At Beaver Brook Preserve in Sullivan County is a unique 360-square-foot structure tucked away in 60 acres of second-growth woodlands. The “Half-Tree” House was designed by Jacobs Chang Architecture, and is a tree house—but not in the way you expect. Its contemporary architecture is incredibly distinctive and surprising, yet somehow works in the natural setting.
The site is remote. In fact, there is no vehicle access, so it is also very quiet and serene. No electricity or piped water is available at the site either.
There were two main goals in mind with the design of this tiny house. The first was that it should be possible for amateur builders to erect it. The second was that it should be possible on a highly restricted budget.
Notice how the house is on stilts above the ground—which are actually the trees that are on the site. This is not merely a stylistic choice. In actuality, it was necessary in order to reduce the amount of shoveling required during building.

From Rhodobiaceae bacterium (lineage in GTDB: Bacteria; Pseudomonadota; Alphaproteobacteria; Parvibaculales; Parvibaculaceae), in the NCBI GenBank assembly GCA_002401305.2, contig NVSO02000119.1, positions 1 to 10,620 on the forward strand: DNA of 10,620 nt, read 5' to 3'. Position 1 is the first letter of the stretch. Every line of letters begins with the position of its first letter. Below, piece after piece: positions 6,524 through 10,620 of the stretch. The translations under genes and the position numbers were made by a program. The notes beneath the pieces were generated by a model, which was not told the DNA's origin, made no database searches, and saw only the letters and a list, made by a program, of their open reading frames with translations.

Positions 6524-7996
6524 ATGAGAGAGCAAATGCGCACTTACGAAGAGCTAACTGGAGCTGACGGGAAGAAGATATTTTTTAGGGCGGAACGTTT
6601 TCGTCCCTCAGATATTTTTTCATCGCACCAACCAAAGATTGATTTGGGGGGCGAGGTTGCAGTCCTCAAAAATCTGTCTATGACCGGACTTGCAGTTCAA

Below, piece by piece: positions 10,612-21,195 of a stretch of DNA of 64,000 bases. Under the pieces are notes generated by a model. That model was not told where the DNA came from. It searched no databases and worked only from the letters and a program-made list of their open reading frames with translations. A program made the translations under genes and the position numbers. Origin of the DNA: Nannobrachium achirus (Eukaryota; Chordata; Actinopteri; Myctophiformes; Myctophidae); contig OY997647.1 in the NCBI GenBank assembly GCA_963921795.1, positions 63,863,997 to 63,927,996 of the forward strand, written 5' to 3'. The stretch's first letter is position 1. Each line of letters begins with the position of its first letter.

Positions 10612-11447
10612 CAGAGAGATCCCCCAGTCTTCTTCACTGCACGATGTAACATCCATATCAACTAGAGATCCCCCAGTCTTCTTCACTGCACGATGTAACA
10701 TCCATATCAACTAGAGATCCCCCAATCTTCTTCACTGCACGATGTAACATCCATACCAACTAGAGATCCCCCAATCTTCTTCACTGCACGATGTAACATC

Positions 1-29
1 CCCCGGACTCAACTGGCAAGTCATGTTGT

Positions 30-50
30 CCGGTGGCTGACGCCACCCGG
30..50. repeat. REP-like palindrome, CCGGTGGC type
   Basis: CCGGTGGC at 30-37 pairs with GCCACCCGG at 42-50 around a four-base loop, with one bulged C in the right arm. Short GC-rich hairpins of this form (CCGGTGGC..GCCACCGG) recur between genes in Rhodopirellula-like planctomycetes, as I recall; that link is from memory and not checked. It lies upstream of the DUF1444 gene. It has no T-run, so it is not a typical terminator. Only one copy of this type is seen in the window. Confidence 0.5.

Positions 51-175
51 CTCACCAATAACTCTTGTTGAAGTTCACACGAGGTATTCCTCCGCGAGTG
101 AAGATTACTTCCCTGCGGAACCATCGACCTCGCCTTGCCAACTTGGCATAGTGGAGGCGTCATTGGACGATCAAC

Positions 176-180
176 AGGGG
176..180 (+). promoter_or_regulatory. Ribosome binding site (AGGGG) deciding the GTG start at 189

Indeed, half the weight of the tiny house is supported by two trees.
It can be difficult to get a good view of the layout of the house and how the trees support the design from the photographs. The model below provides a pretty clear concept.
Here is another picture to help you visualize the design:
The interior design is exquisite in its simplicity. Large windows can be opened wide to let in light and fresh air from outside. Meanwhile, it is possible to relax in front of the wood stove and stay warm even in the winter (the stove is very effective in heating such a small space). If power is needed in the home, it can be provided through propane.
The same basic design which was used for the windows has also been used for the door.
There is room inside the dwelling for a large, comfy bed.
The Half-Tree House has won a number of prestigious awards, including the 2016 Outbuilding Award: Residential Architect Design Awards, the 2017 Outbuilding Grand Award: Builder’s Choice & Custom Home Design Awards, and the 2017 Architizer A+ Special Mention Award.
There are a number of other photos of the Half-Tree House on the architect’s website, which you may visit here. Be sure to check them out!